I was trained as a linguist, specialising in cognitive pragmatics and the study of meaning. My main affiliation is with the English Department at the University of Fribourg, where I am Senior Lecturer in English Linguistics. In addition, I also teach as a lecturer at the Institute of Language and Communication Science (University of Neuchâtel) and at the Institute of French Language and Literature (University of Bern). Prior to that, I held postdoctoral fellowships at the University of Fribourg and at the University of Neuchâtel (2013-2016), as well as a fixed-term assistant-professorship in French Linguistics at the Vrije Universiteit in Amsterdam (2010-2012). I spent my earlier academic days as a PhD student at the University of Neuchâtel (2005-2010), where I defended my PhD dissertation in December 2010.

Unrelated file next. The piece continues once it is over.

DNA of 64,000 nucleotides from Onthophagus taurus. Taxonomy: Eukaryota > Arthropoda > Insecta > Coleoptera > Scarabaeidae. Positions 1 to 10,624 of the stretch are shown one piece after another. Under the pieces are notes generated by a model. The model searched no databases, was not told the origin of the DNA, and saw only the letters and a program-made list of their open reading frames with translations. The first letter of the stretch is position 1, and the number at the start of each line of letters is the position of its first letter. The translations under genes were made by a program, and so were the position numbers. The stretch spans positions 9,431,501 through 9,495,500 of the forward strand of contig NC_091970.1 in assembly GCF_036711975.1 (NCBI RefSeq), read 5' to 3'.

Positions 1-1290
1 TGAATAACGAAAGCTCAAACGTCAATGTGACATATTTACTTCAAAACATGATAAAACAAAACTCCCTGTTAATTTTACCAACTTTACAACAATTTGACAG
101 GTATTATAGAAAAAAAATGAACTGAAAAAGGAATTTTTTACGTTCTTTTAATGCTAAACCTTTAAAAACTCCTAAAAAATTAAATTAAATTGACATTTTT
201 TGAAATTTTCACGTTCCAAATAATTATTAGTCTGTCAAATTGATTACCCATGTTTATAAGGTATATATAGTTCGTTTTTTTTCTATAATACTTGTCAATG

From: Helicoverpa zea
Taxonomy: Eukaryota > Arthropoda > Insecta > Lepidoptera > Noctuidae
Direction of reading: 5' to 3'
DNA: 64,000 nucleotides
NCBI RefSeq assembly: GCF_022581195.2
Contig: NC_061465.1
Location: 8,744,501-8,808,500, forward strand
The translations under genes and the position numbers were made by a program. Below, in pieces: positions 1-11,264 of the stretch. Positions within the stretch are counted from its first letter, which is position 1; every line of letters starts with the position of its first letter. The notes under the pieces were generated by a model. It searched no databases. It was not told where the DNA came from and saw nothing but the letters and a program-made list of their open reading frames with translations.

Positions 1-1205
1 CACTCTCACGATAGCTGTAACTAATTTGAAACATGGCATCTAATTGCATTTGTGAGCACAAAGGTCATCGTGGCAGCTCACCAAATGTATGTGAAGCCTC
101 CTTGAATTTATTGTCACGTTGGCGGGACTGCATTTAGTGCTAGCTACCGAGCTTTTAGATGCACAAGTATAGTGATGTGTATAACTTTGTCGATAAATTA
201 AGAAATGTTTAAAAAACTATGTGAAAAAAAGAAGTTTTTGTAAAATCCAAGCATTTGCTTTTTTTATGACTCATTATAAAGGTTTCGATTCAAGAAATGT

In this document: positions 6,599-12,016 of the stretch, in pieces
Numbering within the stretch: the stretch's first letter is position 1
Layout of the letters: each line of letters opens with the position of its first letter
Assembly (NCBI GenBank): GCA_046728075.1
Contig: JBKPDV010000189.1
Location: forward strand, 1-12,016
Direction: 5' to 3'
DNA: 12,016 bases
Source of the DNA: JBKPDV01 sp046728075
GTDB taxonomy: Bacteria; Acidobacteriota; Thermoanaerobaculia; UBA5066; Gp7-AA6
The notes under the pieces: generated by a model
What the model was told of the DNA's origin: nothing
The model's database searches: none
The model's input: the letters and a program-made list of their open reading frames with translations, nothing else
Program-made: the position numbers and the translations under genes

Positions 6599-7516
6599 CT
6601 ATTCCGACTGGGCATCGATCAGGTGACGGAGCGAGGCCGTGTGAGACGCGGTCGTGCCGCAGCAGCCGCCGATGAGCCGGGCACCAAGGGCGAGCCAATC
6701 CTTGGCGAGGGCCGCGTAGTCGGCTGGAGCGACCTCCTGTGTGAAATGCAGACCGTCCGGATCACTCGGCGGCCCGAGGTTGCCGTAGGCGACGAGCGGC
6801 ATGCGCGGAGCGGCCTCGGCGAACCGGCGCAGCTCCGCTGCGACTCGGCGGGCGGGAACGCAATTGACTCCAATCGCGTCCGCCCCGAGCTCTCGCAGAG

My current areas of research lie at the interface between (cognitive) pragmatics, linguistics, cognitive psychology, argumentation theory and discourse analysis and are broadly concerned with the relationship between language and beliefs. After my PhD research, which was devoted to the pragmatics of uncooperative communication, I have taken a strong interest in the study of argumentative practices, which I approach from four complementary perspectives: theoretical, methodological, empirical and experimental.